Kenpo Women’s Symposium
Helping Women Find Community and Grow


Patty Dye was born in West Covina, California. She was raised in a strict household by loving parents, and although her parents were outgoing, Patty was more reserved. Yet as a young child, she felt comfortable helping others, and began voluntary homework tutoring sessions on her home patio for fellow classmates and neighbors. It was then, while still in elementary school, that she decided her mission was to become a school teacher.

In 1972  her good friend, Paul Dye, eagerly invited her to watch the Kenpo classes he attended, run by Dave Hebler and Jim Thompson, at a nearby college. Patty immediately saw how passionate he was about Ed Parker’s art form, and he convinced her to begin training with the same two instructors at Mr. Parker’s school in Glendora. Patty didn’t consider herself an athlete, so she never would have walked into a martial arts studio, let alone train, had it not been for Paul’s persuasion. As she began training, she realized she was far out of her comfort zone, since she was a hugger, not a hitter.

Although her training was intermittent at times in the beginning, Patty attended many classes, workouts, and the International Karate Championships in Long Beach every year. She was affectionately called the “Kenpo Mom” because she would always help the students in any way possible, including critiquing and fine-tuning, sewing patches on uniforms, taking photos, providing food, bandages and Tylenol, etc.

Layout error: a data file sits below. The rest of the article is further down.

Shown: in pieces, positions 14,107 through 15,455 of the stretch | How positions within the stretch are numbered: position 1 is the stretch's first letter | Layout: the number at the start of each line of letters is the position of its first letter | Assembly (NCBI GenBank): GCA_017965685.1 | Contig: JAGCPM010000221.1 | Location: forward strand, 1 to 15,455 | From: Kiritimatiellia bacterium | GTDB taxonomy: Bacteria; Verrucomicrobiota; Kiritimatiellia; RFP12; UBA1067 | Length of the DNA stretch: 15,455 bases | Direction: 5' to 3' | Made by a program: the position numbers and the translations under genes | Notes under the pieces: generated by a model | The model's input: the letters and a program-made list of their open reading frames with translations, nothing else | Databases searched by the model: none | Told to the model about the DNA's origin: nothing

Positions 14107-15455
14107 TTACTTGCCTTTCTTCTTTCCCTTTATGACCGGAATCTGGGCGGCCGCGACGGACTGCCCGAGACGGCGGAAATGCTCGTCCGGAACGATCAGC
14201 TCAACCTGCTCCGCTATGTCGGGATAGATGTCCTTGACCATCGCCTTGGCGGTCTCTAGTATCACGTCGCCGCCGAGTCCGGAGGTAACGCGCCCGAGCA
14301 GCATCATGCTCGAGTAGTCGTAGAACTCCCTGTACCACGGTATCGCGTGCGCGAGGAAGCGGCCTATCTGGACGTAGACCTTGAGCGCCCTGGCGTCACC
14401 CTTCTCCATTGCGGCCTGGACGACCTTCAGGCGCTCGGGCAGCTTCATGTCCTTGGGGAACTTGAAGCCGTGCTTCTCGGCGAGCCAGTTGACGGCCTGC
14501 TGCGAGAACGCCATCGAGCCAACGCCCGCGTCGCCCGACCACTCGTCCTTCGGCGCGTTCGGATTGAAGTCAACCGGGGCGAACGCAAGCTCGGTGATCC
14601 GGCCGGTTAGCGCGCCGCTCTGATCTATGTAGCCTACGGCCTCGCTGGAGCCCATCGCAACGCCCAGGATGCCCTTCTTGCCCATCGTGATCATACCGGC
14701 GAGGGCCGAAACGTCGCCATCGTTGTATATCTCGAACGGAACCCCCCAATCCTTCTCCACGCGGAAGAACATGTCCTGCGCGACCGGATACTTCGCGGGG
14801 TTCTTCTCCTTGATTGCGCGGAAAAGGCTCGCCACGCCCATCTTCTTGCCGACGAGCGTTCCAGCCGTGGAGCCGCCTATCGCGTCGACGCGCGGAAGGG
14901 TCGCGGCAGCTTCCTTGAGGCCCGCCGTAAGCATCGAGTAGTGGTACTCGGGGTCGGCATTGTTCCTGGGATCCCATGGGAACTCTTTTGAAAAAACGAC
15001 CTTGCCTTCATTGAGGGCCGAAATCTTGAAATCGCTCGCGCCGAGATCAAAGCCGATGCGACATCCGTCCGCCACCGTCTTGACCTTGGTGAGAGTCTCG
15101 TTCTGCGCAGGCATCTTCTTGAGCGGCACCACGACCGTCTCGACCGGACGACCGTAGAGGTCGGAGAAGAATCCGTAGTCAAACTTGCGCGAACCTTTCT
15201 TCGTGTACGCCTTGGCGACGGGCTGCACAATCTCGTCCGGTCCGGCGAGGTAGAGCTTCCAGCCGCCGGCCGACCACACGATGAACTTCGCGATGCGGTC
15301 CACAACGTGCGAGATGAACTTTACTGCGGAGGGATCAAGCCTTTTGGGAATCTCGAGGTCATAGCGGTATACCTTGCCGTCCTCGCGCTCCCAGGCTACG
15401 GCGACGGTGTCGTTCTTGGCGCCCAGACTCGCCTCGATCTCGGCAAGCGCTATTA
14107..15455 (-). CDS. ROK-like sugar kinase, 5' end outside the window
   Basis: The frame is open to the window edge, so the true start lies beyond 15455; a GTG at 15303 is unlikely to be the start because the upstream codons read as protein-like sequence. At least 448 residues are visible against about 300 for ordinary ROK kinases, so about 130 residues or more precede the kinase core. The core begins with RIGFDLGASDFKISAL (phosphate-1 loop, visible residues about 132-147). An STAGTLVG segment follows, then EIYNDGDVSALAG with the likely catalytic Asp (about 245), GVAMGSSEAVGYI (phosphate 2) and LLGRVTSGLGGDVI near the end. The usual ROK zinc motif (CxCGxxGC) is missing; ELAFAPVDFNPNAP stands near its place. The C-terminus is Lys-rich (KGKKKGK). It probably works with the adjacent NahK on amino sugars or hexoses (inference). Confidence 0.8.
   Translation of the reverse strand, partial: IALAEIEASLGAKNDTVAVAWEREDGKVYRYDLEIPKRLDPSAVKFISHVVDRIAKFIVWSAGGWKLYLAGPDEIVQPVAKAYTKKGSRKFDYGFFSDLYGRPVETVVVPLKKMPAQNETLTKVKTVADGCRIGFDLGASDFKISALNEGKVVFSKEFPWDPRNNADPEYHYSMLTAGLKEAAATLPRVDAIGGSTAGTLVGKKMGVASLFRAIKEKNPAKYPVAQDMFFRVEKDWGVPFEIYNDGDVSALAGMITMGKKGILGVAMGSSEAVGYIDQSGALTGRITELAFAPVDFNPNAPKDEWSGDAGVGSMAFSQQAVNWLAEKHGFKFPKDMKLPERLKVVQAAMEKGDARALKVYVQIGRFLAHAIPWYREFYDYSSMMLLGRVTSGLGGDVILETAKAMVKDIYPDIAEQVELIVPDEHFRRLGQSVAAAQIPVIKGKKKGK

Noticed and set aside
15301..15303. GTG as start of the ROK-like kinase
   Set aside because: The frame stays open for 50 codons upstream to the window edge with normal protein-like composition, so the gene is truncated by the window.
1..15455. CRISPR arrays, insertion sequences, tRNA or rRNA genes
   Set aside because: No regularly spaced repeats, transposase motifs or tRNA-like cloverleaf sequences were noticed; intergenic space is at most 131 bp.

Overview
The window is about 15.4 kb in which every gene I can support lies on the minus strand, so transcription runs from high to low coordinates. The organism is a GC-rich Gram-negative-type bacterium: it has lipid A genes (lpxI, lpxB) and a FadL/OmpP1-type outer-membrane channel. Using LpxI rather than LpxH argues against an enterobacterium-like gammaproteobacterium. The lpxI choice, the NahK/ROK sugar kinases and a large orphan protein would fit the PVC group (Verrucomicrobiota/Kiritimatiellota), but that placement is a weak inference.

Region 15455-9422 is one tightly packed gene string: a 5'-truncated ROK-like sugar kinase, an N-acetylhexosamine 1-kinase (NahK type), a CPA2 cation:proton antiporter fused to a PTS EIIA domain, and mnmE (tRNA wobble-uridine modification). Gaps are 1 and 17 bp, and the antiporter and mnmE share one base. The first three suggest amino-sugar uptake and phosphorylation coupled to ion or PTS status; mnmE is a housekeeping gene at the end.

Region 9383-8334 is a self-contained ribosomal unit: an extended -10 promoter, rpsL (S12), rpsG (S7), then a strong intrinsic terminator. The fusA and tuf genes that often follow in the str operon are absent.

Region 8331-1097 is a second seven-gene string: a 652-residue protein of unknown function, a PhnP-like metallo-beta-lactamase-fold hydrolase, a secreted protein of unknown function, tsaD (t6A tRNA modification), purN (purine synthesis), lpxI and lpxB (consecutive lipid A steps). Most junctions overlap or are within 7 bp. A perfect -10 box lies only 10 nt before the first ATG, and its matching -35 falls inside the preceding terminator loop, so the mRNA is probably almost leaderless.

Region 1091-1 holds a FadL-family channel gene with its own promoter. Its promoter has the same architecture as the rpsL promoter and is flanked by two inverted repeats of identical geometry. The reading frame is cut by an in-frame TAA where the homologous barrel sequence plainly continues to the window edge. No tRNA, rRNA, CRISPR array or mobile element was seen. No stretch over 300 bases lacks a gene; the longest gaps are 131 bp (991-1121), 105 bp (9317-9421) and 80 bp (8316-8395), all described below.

When Patty and Paul had two daughters, the girls went with them to all the Kenpo events. It was there that she had the chance to sit and visit with Mr. Parker. She really enjoyed the long conversations as she and Mr. Parker discussed the importance of family, goals, and education. 

Patty earned a Bachelor of Arts from Cal Poly, Pomona, and began her career as an elementary school teacher. She then received a Master of Education from Azusa Pacific University. Teaching children at an elementary school was a long-time goal, but teaching martial arts was a surprise bonus gained from years of training. 

After 20 years of teaching elementary school, she surprised everyone, including herself, and chose to work as a teacher at a continuation high school. In June of 2020, she made the decision to retire after dedicating 31 years to public education.

Patty has performed in martial arts competitions and demonstrations, and was invited to other states and Europe to teach the art of Kenpo. In time, another title, “Kenpo Grandma,” was bestowed upon her. Presently, she continues training and teaching with Mr. Paul Dye, and has earned the rank of 6th Degree Black Belt.